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Self-Driving Autonomous Trucks: A New Reality?

Autonomous Trucks

Last updated on August 14th, 2020 at 02:51 pm

Labor shortage in trucking industry may lead to autonomous trucks between transportation hubs.
Article written by Lori Lal 

The US transportation and logistics industry is rapidly heading towards a problem. As first documented in 2005, the nation’s trucking sector has been experiencing a continuing labor shortage, with the 2018 deficit reaching approximately 60,800 truckers. According to the American Trucking Association, the disparity between the number of truck drivers needed on the road and the number available could reach as high as 160,000 by the year 2028. With less individuals opting to enter the truck driving force, it is not difficult to imagine the potentially related nationwide disruptions in supply chains for food, essentials, and other products that we all rely upon our truck driver heroes to provide.

One of the ways that technology is seeking to fill this labor shortage is by considering the use of autonomous trucks between transportation hubs. Ever since Elon Musk and Tesla began pioneering work on full self-driving capabilities with promising results, companies including Google and others have been quick to embrace this technology and have already produced some amazing results. Tesla touts that its autopilot and full self-driving capability system is an advanced driver assistance system that enhances safety and convenience behind the wheel. It is currently intended for use with a fully attentive driver, who has their hands on the wheel and is prepared to take over at any moment. Whether technology ultimately fills the shortage of truck drivers gap remains to be seen.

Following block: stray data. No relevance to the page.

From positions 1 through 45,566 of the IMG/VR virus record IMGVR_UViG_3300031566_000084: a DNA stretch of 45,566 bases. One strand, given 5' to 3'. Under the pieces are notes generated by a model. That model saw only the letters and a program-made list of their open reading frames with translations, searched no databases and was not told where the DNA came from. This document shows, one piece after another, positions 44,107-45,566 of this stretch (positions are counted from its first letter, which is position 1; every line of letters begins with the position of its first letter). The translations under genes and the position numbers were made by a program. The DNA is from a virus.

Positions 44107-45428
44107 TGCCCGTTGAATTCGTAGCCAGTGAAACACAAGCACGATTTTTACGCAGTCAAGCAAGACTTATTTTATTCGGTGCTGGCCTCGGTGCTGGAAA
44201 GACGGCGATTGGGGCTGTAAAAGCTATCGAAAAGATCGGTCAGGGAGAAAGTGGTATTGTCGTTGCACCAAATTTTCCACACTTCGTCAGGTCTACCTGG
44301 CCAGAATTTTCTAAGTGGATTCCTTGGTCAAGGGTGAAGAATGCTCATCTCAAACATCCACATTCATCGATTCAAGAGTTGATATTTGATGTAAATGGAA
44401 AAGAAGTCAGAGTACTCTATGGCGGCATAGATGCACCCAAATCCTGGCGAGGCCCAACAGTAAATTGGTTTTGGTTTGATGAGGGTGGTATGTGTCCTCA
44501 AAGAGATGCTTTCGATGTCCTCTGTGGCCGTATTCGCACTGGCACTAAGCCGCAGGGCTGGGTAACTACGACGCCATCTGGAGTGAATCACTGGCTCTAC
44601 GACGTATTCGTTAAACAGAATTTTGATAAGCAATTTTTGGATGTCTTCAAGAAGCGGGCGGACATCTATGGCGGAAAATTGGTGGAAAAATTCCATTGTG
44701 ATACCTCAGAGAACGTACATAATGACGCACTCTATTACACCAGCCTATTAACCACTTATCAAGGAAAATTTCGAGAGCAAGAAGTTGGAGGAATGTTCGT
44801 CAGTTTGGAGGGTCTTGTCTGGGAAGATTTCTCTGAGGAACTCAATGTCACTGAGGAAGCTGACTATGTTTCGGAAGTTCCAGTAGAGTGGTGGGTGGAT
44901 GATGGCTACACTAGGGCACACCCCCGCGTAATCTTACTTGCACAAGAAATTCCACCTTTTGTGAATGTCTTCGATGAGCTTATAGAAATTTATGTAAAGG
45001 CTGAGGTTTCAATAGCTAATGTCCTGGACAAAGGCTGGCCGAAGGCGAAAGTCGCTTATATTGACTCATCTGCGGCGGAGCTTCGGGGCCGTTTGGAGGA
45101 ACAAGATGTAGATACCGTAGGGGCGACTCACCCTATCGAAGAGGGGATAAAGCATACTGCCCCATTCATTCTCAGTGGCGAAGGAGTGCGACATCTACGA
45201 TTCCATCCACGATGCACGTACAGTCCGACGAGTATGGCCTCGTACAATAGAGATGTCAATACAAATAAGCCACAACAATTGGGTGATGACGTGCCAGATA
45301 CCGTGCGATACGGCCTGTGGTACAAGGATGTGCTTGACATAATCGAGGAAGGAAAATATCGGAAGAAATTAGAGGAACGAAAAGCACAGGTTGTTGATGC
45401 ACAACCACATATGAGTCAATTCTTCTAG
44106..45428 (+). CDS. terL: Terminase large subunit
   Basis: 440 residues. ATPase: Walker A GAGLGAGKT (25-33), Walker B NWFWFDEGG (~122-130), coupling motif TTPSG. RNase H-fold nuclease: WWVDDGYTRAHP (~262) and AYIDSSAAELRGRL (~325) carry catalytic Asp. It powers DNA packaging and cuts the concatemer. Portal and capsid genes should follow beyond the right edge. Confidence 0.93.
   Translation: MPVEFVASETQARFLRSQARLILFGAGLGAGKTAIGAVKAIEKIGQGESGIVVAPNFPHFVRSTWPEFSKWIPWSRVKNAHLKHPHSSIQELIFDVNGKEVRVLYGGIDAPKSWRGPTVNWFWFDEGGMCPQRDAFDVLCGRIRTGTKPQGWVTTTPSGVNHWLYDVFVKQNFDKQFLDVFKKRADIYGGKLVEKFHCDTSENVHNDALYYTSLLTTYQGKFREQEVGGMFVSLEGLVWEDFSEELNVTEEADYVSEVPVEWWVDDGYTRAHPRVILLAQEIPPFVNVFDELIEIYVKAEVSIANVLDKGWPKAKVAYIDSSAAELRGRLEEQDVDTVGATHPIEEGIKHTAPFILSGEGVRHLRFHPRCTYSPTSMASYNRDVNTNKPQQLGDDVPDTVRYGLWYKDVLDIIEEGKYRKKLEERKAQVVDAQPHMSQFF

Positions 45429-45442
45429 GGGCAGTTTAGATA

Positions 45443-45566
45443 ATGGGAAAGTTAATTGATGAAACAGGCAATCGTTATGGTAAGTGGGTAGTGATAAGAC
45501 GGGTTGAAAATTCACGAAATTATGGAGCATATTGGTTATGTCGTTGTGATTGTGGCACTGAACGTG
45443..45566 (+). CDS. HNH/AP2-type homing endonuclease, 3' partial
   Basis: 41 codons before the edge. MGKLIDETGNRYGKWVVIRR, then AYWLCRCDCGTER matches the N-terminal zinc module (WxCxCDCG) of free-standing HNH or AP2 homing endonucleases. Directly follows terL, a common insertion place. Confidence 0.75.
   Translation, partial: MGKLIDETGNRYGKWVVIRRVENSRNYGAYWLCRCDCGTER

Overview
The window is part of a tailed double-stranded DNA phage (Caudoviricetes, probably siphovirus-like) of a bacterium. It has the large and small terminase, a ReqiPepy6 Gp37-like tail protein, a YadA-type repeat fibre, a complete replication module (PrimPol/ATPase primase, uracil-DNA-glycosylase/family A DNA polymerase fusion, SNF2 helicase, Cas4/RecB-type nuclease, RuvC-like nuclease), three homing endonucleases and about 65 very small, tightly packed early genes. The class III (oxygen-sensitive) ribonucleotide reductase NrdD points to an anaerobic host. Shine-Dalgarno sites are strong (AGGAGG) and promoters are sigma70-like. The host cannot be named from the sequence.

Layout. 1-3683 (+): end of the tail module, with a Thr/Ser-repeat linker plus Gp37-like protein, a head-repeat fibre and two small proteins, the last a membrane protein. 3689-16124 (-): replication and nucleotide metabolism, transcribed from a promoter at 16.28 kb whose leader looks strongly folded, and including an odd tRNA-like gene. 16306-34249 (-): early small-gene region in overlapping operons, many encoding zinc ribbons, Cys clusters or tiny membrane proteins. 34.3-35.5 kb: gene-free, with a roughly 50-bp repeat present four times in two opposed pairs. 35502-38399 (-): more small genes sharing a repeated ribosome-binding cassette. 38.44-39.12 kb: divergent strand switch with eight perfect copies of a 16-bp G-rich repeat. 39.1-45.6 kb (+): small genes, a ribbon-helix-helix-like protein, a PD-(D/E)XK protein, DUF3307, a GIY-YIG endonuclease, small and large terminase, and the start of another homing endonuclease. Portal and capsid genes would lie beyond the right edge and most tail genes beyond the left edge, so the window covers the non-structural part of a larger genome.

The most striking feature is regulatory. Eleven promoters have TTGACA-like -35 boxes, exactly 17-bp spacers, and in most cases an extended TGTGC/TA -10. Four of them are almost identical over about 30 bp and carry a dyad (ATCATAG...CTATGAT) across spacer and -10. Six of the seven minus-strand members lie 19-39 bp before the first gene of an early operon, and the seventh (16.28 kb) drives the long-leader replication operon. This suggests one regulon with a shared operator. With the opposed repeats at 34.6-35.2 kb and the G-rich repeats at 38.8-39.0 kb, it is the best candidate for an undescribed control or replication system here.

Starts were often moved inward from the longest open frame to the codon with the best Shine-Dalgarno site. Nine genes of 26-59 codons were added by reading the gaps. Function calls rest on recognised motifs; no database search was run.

Autonomous Trucking

The potential of autonomous trucking extends well beyond solving a labor shortage and might indeed be a game-changer. For example, self-driving trucks do not become tired, do not need rest, meal, or restroom breaks. And such a model might even help reduce traffic congestion. To be sure, the specter of autonomous trucking may well completely change the future of overland transportation and logistics.

In 2016, the very first autonomous truck in the nation drove itself from Fort Collins, Colorado to Colorado Springs, Colorado. Under the constant supervision of a human professional truck driver’s assistance, this autonomous truck made the approximately 100 mile plus journey safely and without any difficulties. Four years later, while trucks currently being tested and implemented might be “self-driving” in name, they are not truly autonomous – and will still need to be driver-assisted or driver-supervised.

Drug Testing?

Nevertheless, should autonomous trucks and vehicles in the near future fill the void left by human drivers, this necessarily begs the question of whether and how traditional drug testing methods would apply. How will the drug testing industry and the Department of Transportation (DOT) react to and evolve regarding the use of autonomous trucks and vehicles for transportation that would otherwise be subject to DOT regulations? Fortunately, the DOT is committed to facilitating a new era of transportation innovation and safety and ensuring that our country remains a leader in automation. The DOT is acting as a convener and facilitator, partnering with a broad coalition of industry, academic, states and local, safety advocacy, and transportation stakeholders to support the safe development, testing, and integration of automated vehicle technologies.